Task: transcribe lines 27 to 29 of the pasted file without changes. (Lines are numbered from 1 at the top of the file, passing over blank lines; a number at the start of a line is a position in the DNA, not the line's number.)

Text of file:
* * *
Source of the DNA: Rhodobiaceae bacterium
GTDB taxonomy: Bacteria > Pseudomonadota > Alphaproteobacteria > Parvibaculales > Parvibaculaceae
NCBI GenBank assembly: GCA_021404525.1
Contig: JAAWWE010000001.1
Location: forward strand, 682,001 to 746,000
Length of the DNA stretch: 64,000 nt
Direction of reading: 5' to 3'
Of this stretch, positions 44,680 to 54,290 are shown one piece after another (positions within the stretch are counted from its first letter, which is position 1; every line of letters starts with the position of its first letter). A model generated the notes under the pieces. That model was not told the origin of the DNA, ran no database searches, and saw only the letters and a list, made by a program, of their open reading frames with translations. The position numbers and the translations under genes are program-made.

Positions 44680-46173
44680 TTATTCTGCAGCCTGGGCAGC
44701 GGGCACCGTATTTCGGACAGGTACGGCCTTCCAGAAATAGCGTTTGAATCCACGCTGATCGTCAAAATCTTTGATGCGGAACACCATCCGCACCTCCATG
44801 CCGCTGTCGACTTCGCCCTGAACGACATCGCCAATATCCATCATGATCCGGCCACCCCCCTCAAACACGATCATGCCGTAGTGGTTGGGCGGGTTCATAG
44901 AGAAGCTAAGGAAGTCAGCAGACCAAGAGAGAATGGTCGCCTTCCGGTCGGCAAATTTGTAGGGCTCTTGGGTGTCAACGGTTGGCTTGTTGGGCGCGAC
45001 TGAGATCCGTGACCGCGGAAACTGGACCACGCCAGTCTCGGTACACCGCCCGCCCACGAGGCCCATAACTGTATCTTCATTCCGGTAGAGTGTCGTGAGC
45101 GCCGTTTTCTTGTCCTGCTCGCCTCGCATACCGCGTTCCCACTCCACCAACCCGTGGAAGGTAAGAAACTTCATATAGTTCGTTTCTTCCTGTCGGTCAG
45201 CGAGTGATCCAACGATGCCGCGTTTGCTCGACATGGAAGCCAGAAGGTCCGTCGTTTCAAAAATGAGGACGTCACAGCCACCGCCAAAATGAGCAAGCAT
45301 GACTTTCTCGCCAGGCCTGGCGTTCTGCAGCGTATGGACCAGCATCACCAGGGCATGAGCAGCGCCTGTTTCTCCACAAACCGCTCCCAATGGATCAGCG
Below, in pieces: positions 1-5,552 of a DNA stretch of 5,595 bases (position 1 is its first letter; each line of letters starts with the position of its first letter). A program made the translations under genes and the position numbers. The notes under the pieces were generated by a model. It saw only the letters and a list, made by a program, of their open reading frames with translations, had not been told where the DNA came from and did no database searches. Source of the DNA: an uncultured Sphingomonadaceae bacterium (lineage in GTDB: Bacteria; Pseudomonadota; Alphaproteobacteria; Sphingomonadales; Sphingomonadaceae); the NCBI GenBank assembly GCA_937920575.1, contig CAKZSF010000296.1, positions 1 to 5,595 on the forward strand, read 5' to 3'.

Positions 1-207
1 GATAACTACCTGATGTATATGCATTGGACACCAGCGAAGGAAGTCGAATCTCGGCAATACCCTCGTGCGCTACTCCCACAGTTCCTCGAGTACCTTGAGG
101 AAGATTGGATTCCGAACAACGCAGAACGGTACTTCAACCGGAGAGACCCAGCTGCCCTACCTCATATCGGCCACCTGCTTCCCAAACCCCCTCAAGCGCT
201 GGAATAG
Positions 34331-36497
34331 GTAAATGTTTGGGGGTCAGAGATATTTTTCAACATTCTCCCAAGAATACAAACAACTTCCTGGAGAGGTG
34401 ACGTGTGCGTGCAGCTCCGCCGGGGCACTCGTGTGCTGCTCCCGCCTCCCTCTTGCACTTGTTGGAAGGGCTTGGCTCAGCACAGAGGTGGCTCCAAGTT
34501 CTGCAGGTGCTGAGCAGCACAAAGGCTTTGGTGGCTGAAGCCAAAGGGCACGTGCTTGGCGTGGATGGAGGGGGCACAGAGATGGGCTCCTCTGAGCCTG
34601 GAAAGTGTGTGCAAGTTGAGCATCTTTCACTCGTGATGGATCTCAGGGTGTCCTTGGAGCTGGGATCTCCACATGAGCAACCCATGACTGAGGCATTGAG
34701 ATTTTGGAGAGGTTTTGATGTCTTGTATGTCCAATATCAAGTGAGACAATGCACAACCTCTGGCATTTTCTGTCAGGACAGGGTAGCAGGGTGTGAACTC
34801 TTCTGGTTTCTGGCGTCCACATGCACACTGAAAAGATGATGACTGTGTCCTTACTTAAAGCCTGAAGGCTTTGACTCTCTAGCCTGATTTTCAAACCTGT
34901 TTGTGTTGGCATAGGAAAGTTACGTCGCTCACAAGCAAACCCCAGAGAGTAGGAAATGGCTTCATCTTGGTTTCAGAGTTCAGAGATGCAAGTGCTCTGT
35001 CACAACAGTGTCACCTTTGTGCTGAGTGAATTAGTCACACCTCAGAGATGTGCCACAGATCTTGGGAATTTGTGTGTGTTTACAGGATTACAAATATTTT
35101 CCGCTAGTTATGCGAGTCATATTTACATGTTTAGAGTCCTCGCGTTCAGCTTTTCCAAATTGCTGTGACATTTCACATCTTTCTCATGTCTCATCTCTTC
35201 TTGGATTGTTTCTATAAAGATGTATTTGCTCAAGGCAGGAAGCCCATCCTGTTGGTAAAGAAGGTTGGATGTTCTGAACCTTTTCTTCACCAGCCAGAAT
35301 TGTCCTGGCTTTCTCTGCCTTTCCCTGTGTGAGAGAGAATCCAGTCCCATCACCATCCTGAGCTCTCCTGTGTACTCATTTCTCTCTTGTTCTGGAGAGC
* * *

34601 GAAAGTGTGTGCAAGTTGAGCATCTTTCACTCGTGATGGATCTCAGGGTGTCCTTGGAGCTGGGATCTCCACATGAGCAACCCATGACTGAGGCATTGAG
34701 ATTTTGGAGAGGTTTTGATGTCTTGTATGTCCAATATCAAGTGAGACAATGCACAACCTCTGGCATTTTCTGTCAGGACAGGGTAGCAGGGTGTGAACTC
34801 TTCTGGTTTCTGGCGTCCACATGCACACTGAAAAGATGATGACTGTGTCCTTACTTAAAGCCTGAAGGCTTTGACTCTCTAGCCTGATTTTCAAACCTGT